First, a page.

# Developabilize Force

I am currently trying out the `developabilize` force. In the paper on which it is based, the algorithm is demonstrated with a sphere (among other complex shapes):

I tried to achieve a similar result, but this is what I got with Kangaroo:

Is there sth that can be done to get better / simpler results?

Thanks a lot,
Cheers Rudi

1 Like

Something which the paper sort of skirts around is that this technique is extremely mesh dependent.
So how your starting point is meshed matters almost as much as what shape it is.

I also realized later that the results they show actually involve a fair amount of manual work (see the caption (c) of Fig 25). So in the end I feel like it’s a neat technique that can produce some interesting effects, which can form a part of a workflow of turning freeform shapes into fabricable developable pieces, but it’s not quite the fully automated thing it makes it seem at first.

I was initially going for sth more complicated, but then decided to try the “simplest” geometry first - a subdivided cube using the Catmull-Clark subdivision.

interesting… haven’t had the time study the paper yet

I guess you also had a look at the work done at TU Vienna?

Would be really cool if we could gain more info from this research - the results that they are presenting look incredible.

and btw: How were you able to grasp all the mathematical backgrounds?

True indeed!

hello guys, is there any example file or documentation of this node?

developablize_example.gh (31.0 KB)

-edit - actually here’s a better one, with the plastic anchor updated to the new version:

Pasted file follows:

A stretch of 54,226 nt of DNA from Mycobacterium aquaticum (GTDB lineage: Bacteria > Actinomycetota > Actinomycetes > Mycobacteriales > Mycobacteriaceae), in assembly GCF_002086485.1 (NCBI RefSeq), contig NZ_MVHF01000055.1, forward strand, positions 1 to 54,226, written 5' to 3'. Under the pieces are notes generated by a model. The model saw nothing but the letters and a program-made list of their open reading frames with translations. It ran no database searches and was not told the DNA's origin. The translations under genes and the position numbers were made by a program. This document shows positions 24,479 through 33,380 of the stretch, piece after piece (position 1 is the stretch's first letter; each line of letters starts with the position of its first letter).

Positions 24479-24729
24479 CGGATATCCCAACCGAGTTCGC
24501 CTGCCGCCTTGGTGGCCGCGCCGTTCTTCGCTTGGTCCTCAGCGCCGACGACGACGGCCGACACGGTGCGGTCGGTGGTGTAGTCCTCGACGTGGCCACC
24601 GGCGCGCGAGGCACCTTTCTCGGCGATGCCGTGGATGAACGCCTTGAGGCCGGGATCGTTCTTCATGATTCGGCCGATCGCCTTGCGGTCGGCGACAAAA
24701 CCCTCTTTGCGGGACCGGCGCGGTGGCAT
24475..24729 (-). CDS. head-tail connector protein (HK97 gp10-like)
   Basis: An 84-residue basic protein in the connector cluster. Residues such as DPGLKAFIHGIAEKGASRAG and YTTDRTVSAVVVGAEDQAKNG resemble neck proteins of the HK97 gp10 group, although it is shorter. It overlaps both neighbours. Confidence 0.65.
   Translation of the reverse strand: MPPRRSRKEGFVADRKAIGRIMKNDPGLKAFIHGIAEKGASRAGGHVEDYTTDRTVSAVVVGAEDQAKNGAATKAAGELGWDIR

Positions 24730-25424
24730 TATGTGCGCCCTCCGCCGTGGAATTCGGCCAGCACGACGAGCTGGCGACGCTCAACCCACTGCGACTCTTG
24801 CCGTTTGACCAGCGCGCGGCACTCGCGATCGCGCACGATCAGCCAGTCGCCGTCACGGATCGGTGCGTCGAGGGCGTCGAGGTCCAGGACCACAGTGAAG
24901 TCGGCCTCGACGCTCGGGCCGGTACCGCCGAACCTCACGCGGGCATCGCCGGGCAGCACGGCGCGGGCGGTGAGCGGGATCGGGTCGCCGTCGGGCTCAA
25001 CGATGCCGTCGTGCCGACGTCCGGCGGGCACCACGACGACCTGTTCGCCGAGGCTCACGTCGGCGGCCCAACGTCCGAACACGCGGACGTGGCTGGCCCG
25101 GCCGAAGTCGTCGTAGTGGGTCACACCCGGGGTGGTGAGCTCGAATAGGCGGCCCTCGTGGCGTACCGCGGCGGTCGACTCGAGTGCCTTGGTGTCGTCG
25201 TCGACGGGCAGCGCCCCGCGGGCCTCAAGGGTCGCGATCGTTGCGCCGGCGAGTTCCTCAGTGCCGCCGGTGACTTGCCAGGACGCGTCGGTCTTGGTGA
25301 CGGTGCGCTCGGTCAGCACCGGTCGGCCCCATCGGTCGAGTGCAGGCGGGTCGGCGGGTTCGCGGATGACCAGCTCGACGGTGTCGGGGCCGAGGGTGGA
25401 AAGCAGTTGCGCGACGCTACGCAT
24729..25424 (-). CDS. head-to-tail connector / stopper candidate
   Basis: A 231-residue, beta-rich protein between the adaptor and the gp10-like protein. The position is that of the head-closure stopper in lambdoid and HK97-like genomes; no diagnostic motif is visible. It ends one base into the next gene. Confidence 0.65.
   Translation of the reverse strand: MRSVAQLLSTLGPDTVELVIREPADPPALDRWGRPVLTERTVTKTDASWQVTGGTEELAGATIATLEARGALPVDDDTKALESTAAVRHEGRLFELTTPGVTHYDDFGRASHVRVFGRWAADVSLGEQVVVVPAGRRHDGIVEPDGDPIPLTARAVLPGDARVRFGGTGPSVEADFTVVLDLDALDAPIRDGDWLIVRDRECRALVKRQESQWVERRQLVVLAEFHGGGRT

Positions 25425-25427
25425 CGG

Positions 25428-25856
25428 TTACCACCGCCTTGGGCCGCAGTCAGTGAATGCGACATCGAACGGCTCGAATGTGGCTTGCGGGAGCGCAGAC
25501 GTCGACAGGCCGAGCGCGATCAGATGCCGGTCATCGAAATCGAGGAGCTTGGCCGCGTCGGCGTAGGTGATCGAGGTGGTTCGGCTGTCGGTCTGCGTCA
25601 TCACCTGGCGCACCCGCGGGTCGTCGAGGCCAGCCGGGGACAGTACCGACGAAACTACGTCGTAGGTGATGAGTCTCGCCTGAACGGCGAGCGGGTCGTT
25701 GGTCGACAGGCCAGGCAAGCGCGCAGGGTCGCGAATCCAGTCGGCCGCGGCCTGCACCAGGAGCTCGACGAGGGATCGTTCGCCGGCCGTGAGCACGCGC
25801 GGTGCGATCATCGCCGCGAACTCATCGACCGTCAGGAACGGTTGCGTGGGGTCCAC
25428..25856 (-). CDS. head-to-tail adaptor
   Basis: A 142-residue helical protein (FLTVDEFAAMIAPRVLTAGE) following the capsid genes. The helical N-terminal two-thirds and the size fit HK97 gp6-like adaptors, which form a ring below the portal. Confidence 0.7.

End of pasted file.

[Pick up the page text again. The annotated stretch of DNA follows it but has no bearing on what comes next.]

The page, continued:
developablize_example2.gh (148.5 KB)

I’d forgotten how much fun this thing is to play with

The results remind me a little of the sculptures by Ryo Hagiwara

4 Likes

thanks!

how would you approach the unrolling of the resulting meshes? I guess one has to smartly split the mesh into patches including the unwelded seams, but then? Is there some rebuilding that has to be done?

Indeed, with this approach there’s a bit more processing that needs to be done to turn the resulting meshes into something that can actually be unrolled, and I never made this last part fully automated.
I also found that with this technique, although it gives piecewise developables, it’s not always easy to control the size of these pieces or the smoothness of the borders between them.
So as it is, it seems to me more of a tool for stylization, or giving some help towards developable fabrication, but it’s not a fully automated freeform-mesh-to-flat-cutting-pattern pipeline.
There’s been some interesting work on developables since this 2018 paper though, such as

and I’d still like to some day figure out a smoother process for all this

1 Like

From the ye olden days of architecture school, this was the recommended tool for unrolling/unfolding. Seems like it still exists!

https://tamasoft.co.jp/pepakura-en/

Yes, I remember Pepakura - great tool, nice to see it is still around.
I think it’s not much use for solving this particular issue though.

In the case of these developable meshes, even after splitting at the seams, the patches are only developable up to discretization error (because the triangulation is not aligned with the ruling directions). So the flattening step needs to allow a tiny amount of stretching while keeping things connected.